Climate tax revenues build a renewable energy infrastructure
The revenues of the climate tax revenues are 100% re-distributed as cash-back to the people (50%), infrastructure investments (40%), as well as R&D and mitigation (10%).
- 40% of the tax revenues are invested in extending the clean renewable energy infrastructure – fro building renewable electricity generation (mainly wind & solar), and storage (capacities batteries, but also power-to-gas and other intermediate technologies).
- Each new unit of renewable energy generated replaces an energy unit of fossil energy.
- By 2035 (15 years after implementation of the tax), sufficient renewable energy is available to replace all fossil energy demand at the proposed rate of introduction of the climate tax (U$50/tCO2, increasing by U$ 50 every year).
- All all energy-related GHG emissions can theoretically be eliminated by 2035 (or15 years after tax implementation).
Renewable energy investment
The climate tax will lead to massive invstments in renewable energy infrastructure. The investments lead to a rapid expansion of the renewable energy infrastructure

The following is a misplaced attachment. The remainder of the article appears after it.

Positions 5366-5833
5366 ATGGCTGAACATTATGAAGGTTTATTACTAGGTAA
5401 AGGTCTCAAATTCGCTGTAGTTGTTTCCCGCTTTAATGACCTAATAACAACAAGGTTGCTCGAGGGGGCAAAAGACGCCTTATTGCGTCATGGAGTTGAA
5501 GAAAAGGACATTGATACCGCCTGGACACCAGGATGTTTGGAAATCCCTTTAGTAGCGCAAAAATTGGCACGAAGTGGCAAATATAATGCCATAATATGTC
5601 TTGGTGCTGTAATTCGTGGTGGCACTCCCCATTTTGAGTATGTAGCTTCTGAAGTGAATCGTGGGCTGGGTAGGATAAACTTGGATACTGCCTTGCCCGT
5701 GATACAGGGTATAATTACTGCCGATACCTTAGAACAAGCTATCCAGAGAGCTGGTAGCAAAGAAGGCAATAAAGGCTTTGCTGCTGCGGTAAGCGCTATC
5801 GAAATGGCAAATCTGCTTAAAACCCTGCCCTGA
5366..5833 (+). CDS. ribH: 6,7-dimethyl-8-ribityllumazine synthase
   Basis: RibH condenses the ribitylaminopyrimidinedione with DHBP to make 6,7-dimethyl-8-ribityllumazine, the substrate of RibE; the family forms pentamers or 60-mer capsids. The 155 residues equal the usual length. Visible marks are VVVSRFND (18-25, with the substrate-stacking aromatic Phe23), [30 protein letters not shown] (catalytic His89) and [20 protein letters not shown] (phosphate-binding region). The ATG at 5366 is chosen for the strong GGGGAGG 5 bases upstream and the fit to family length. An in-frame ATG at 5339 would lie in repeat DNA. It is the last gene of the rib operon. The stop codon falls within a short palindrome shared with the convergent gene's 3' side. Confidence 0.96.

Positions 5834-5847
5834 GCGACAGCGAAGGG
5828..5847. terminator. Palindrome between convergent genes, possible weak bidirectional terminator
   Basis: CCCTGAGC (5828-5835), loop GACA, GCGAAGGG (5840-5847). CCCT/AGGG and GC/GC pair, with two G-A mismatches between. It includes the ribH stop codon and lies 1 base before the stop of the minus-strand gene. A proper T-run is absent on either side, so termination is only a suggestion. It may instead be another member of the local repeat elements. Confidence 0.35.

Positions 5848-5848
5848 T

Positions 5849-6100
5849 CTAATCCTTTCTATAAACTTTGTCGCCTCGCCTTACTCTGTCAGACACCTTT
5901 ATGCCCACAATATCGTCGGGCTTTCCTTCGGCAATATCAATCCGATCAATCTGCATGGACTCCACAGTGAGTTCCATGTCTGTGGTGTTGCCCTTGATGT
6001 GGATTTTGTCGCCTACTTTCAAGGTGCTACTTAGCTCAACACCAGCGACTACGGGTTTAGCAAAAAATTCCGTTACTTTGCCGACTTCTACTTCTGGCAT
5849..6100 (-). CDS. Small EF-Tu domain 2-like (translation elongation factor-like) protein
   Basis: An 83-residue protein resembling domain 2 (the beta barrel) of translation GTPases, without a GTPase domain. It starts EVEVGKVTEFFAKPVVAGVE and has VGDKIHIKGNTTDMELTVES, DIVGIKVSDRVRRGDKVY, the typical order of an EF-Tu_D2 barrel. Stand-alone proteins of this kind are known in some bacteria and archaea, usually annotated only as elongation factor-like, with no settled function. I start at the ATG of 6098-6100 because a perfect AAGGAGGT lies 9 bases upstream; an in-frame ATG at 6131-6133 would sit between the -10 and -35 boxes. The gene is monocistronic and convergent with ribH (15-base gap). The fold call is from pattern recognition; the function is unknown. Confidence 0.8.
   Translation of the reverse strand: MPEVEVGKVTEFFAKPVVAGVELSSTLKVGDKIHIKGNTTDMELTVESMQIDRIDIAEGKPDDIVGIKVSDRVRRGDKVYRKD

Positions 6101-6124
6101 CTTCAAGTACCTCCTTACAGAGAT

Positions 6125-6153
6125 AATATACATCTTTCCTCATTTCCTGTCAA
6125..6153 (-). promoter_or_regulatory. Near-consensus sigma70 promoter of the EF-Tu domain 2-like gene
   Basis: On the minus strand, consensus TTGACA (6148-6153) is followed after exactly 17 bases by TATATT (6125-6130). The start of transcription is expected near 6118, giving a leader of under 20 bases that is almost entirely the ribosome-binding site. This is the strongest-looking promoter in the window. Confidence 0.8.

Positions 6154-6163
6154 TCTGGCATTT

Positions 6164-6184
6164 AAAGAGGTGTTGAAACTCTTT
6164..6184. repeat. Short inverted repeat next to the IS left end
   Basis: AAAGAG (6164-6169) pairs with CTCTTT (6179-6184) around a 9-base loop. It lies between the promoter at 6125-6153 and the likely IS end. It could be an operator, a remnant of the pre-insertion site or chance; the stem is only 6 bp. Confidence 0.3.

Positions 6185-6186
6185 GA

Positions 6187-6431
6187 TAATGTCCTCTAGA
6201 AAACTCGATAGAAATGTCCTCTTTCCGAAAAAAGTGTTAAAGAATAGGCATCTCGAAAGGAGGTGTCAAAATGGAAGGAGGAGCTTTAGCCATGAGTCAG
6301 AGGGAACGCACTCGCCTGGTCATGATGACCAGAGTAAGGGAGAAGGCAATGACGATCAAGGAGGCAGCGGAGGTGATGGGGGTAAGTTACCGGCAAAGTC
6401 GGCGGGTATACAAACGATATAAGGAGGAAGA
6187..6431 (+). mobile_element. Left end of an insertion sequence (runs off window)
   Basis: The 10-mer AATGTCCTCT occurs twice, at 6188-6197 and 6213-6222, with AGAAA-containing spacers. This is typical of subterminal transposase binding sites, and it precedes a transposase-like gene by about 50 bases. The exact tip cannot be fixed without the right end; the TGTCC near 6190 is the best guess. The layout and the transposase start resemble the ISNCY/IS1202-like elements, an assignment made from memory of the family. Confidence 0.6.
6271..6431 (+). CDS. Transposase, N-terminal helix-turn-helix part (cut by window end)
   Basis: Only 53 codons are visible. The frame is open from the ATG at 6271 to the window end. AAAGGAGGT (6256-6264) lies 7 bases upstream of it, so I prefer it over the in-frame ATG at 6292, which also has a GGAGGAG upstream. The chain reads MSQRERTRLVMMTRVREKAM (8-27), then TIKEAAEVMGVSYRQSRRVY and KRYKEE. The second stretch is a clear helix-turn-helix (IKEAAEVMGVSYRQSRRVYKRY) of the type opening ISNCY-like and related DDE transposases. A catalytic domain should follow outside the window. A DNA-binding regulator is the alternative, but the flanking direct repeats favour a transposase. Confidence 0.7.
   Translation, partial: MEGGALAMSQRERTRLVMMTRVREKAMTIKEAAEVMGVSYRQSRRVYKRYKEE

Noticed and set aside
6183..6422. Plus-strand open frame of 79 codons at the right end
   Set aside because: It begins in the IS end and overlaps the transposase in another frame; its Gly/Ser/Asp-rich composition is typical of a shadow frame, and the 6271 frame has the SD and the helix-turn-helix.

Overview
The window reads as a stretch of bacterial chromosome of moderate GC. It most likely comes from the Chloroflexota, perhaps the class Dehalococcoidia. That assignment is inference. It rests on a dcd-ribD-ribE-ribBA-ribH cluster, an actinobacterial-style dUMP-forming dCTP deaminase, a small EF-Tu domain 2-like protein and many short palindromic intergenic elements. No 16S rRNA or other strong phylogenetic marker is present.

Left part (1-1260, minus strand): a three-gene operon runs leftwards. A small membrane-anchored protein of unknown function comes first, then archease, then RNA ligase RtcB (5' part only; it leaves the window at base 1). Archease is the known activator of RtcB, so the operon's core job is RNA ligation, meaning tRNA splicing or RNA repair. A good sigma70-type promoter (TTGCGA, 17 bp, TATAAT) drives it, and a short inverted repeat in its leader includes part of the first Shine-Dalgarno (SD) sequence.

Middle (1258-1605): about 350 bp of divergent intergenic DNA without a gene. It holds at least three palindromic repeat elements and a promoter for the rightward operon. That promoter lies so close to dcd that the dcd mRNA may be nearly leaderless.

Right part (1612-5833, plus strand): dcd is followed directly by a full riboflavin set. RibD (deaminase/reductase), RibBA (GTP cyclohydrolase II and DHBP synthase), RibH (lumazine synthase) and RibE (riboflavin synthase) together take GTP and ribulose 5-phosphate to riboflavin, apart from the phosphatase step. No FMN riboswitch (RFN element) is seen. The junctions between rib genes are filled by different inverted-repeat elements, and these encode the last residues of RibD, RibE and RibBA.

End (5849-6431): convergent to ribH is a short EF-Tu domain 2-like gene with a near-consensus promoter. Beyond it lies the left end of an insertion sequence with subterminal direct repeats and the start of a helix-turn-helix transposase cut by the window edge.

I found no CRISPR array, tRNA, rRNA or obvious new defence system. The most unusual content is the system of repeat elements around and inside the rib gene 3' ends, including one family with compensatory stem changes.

Fossile and renewable energy consumption
40% of the climate tax revenues are invested in building a renwable energy infrastructure. Thanks to the large investments, the renewable energy generation will expand rapidly. By 2035, there will be sufficient renewable energy available to replace all fossil fuels.
GHG emission reduction under the global climate tax
Thanks to the massive investment and rapid development of renewable energy sources, energy-related GHG emissions will be completly eliminated – reduced to ZERO – by 2035 (or 15 years after implementation of the tax)
In practice, it is unlikely that all fossil-run appliances, e.g. oil heating’s in the residential sector, second-hand combustion engine cars, and particularly, commercial air transport, can be completely replaced by 2035, globally. Energy-related GHG emissions are therefore likely to continue into the 2040s, albeit at a very low level (2-5% of 2018 level).
Global energy mix
Most renewable energy will come from wind and solar. Off-shore wind turbines and concentrated solar power plants will become more important over time. The predictions are based on current maturity of technology. It is also possible that other technologies – e.g ocean energy, fuels from solar-powered chemical processes – will play a bigger role than here projected,depending on future technological development.